HMS Tabard was a British submarine of the third group of the T class. She was built as P342 by Scotts, Greenock, and launched on 21 November 1945. So far she has been the only ship of the Royal Navy to bear the name Tabard, possibly after the item of clothing.
Tabard was commissioned after the end of the Second World War, and consequently had a relatively peaceful career. In 1960, Tabard along with Taciturn and Trump, joined the 4th Submarine Flotilla at Sydney, Australia. There, they operated with units of the Far East Fleet, the Royal Australian Navy, and the Royal New Zealand Navy. On 8 May 1963, Tabard was involved in a minor collision with Royal Australian Navy frigate HMAS Queenborough, following a week of anti-submarine training exercises.Tabard was at periscope depth when Queenborough passed above her, damaging the submarine's fin and the frigate's keel and port propeller. Both vessels were able to safely return to Sydney, where they docked at naval base HMAS Kuttabul for repairs.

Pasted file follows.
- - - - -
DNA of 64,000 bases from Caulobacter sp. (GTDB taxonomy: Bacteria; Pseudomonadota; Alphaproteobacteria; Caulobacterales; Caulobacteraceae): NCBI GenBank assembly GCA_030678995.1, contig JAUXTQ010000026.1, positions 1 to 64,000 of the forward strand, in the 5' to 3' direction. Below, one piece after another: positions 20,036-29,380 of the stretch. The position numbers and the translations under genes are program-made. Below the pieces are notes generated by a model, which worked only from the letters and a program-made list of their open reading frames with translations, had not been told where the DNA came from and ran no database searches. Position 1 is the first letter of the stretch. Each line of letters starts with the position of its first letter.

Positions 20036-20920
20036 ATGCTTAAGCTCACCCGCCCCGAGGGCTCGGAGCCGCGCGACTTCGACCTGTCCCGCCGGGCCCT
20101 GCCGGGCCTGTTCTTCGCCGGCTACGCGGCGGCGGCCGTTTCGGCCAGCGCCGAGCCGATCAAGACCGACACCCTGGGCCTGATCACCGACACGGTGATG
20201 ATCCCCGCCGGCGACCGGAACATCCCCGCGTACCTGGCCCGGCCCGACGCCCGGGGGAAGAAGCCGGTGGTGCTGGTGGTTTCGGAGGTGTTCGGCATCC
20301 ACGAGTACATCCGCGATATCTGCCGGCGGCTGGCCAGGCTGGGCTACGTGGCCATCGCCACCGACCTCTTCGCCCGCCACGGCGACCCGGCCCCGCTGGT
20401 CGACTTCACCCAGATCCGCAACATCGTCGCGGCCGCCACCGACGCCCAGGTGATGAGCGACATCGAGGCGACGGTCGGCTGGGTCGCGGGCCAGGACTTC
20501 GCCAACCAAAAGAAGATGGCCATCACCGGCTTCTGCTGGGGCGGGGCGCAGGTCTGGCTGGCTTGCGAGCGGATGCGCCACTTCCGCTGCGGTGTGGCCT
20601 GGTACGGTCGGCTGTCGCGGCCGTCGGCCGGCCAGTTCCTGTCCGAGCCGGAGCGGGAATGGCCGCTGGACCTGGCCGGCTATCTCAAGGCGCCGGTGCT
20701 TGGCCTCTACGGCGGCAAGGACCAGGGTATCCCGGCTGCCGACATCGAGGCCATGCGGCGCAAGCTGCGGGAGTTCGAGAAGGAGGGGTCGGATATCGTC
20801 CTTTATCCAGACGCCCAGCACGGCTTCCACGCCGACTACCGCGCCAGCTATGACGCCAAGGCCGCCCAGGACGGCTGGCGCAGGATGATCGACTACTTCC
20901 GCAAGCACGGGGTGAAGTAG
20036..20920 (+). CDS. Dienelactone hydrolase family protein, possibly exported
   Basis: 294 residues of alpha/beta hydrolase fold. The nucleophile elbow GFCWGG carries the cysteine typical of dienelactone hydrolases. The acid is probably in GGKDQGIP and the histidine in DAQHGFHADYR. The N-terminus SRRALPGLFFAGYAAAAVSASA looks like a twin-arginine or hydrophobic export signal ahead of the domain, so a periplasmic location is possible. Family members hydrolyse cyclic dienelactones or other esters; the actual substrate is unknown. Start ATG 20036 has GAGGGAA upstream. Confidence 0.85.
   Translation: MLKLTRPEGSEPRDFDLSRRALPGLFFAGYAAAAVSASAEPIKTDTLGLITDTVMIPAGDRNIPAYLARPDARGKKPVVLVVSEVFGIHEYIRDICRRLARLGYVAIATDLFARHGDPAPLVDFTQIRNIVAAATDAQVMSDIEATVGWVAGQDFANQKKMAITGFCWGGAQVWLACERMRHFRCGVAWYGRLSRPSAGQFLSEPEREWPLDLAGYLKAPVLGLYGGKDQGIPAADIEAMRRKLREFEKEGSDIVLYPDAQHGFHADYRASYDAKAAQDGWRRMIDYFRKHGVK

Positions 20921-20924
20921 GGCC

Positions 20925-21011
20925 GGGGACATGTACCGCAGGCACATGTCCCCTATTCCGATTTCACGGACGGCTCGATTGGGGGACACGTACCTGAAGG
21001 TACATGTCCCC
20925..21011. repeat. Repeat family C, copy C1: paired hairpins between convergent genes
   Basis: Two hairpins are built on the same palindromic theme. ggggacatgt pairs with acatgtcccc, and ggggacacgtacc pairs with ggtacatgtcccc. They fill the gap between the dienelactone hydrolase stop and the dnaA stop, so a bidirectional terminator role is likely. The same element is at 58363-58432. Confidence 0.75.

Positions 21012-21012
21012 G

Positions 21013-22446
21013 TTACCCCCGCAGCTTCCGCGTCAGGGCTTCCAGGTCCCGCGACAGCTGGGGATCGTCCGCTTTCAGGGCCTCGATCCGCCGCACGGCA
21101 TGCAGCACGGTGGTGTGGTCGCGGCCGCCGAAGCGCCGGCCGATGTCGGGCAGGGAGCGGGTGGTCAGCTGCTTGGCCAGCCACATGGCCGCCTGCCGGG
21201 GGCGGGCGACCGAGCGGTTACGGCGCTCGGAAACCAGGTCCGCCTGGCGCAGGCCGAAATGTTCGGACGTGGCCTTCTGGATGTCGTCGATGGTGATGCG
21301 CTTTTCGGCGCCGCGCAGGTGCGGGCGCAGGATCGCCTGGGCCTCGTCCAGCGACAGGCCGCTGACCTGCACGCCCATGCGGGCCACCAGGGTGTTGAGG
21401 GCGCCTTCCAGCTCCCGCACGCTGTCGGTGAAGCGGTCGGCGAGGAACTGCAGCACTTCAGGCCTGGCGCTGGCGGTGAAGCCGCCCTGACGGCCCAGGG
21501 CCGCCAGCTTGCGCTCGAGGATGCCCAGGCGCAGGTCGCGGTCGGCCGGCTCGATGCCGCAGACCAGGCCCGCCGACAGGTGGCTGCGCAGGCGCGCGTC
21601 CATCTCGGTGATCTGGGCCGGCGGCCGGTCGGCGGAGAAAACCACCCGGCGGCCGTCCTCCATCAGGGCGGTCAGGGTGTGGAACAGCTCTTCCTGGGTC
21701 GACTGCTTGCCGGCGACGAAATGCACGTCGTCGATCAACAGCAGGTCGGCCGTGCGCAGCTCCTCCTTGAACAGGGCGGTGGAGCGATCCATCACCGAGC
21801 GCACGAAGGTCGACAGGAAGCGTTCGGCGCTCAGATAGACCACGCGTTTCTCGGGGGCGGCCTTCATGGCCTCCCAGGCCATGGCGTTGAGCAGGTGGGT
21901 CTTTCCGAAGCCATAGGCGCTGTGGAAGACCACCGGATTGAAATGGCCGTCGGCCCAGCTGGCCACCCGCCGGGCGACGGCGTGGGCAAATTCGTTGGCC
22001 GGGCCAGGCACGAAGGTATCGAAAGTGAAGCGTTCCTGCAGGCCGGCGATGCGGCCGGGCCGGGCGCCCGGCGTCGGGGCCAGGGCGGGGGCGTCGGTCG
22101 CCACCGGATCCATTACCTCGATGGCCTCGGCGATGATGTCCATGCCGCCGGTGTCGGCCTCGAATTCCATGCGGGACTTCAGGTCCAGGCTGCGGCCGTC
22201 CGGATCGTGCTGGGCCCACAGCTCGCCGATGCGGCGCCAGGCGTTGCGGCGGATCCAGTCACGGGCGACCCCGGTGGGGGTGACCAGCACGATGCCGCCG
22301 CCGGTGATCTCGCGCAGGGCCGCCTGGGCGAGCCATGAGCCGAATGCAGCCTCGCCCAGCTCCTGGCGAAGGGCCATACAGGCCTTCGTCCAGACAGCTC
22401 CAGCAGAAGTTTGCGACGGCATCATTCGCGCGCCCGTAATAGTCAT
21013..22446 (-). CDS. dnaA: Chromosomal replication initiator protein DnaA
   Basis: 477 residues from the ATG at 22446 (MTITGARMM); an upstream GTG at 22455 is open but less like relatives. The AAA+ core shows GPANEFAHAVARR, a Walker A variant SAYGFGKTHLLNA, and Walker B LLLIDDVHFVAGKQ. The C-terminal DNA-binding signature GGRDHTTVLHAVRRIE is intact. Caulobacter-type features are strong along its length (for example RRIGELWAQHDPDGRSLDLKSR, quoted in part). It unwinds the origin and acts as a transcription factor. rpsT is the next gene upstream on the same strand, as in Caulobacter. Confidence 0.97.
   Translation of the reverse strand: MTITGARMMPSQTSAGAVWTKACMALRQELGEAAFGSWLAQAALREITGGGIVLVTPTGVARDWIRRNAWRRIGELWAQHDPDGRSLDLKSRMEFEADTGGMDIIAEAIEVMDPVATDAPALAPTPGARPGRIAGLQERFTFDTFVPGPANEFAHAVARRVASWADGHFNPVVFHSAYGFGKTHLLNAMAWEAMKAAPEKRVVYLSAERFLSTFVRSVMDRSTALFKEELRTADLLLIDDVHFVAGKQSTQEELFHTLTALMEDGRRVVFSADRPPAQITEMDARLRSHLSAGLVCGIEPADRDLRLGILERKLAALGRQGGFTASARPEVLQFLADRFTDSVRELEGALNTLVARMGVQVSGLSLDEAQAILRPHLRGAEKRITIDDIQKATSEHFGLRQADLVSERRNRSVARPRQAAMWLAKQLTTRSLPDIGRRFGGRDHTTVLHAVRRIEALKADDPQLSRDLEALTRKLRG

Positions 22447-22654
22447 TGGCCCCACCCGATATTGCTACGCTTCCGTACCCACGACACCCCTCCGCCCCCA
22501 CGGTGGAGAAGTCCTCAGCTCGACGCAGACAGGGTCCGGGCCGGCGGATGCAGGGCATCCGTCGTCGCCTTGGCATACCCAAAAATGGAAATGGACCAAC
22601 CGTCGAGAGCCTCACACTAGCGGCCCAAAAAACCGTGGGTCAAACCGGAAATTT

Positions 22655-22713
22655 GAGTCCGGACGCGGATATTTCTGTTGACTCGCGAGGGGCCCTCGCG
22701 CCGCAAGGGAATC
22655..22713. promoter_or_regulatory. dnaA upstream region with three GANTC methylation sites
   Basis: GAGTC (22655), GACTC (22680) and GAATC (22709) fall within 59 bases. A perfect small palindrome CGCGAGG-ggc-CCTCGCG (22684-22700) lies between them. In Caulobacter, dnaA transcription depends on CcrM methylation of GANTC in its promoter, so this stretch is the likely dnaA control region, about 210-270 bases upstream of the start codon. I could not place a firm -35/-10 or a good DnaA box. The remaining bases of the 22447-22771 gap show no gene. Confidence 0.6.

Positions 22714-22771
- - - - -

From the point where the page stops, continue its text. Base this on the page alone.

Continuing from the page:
Tabard resturned to the United Kingdom in March 1968. She was permanently moored as a static training submarine at the HMS Dolphin shore-establishment from 1969 until 1974, when she was replaced by HMS Alliance.
Tabard was the last T class boat in service with Royal Navy, albeit non-operationally. She was finally sold for scrap on 2 January 1974, arriving at the breakers on 14 March 1974.